I love your posts, Kerry. You’re the highlight of my week. I always laugh at your incomparable wit, but I always learn something, too. Thank you for sharing your Aunt Polly with us.

Happy Easter,


At 4/10/2009 3:35 PM, Blogger LexiconLuvr said...

Easter's my favorite holiday too. I never cared for the dresses much (I'm an incurable tom-boy) but the entire premise of Easter has always made my soul happy. Jesus risen, giant bunnies making baskets, hunting in the dirt for eggs and candy...who can't get behind that?
Confession: I could get into the dresses if society dressed like the ladies at Ascot. Hats and gorgeous swathes of fabric like that could convert any girl! (Historic Ascot, not modern Ascot.)

At 4/10/2009 3:47 PM, Blogger Jennie said...

Thanks, Kerry. I loved your thoughts on Easter,perhaps because I share those feelings. I didn't have an Aunt Polly, but my mother did her best to instill in us her concept of Easter as a religious holiday, not a secular one.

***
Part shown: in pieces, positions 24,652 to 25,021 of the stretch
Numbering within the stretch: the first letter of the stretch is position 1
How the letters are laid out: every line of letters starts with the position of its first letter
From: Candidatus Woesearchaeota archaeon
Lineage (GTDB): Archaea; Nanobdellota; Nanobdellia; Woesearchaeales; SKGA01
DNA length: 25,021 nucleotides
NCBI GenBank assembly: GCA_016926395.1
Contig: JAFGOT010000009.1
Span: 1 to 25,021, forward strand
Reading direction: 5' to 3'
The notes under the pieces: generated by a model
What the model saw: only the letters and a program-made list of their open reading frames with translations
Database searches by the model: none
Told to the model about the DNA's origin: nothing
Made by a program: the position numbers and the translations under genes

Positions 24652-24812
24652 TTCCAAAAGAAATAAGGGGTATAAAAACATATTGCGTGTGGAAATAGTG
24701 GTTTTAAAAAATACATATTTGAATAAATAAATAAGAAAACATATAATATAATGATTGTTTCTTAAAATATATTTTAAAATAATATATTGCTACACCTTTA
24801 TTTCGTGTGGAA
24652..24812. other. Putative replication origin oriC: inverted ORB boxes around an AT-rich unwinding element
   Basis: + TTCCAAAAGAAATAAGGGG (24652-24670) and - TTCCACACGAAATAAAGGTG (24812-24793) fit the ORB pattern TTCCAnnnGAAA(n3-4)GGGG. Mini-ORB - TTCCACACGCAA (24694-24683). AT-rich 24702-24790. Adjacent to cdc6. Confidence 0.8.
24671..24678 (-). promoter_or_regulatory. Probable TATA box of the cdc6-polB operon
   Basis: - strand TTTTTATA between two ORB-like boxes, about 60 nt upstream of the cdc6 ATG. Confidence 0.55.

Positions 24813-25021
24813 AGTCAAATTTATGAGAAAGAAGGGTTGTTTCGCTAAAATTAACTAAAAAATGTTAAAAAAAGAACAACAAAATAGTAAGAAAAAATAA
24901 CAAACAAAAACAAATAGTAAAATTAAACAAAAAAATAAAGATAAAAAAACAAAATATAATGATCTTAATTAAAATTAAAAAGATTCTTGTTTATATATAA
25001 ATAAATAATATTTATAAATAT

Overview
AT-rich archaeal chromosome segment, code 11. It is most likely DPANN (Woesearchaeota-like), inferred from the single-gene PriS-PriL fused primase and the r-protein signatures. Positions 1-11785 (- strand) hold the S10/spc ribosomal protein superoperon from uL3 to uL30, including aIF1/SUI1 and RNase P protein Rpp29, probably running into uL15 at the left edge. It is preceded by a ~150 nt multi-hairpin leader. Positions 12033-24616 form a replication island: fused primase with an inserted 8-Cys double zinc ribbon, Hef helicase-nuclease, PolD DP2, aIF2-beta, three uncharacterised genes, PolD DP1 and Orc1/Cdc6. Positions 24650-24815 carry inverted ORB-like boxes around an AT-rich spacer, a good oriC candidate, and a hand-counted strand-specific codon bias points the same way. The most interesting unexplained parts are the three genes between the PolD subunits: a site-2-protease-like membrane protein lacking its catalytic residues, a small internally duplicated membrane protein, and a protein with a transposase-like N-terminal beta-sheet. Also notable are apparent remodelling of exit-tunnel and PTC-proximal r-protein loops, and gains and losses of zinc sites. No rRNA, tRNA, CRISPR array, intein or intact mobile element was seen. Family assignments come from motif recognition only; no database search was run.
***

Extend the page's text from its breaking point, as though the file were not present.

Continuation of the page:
At 4/10/2009 3:57 PM, Anonymous Anonymous said...

I like Aunt Polly. And your Easter post.


At 4/10/2009 4:02 PM, Blogger Kerry Blair said...

Thanks, Deb! I hope you know how much you've brightened the blog in your always positive, uplifting comments.

Lex: Yes! I would love to dress that way. (Especially the hats.) Too bad we're not in the same ward, we could set a new trend! :)

Ly: My Aunt Polly would love you. More than anybody else I know, in fact. I plan to send you to convert her on the other side of the veil.

At 4/10/2009 4:26 PM, Blogger Sandra said...

Kerry, I already told you I have hats in my closet. And I love(d) the dresses. But even more than that I loved your post.

At 4/10/2009 6:07 PM, Blogger Marsha Ward said...

Another tear-jerking post, dear Kerry. Thank you for sharing Aunt Polly, your upbringing and your testimony with us.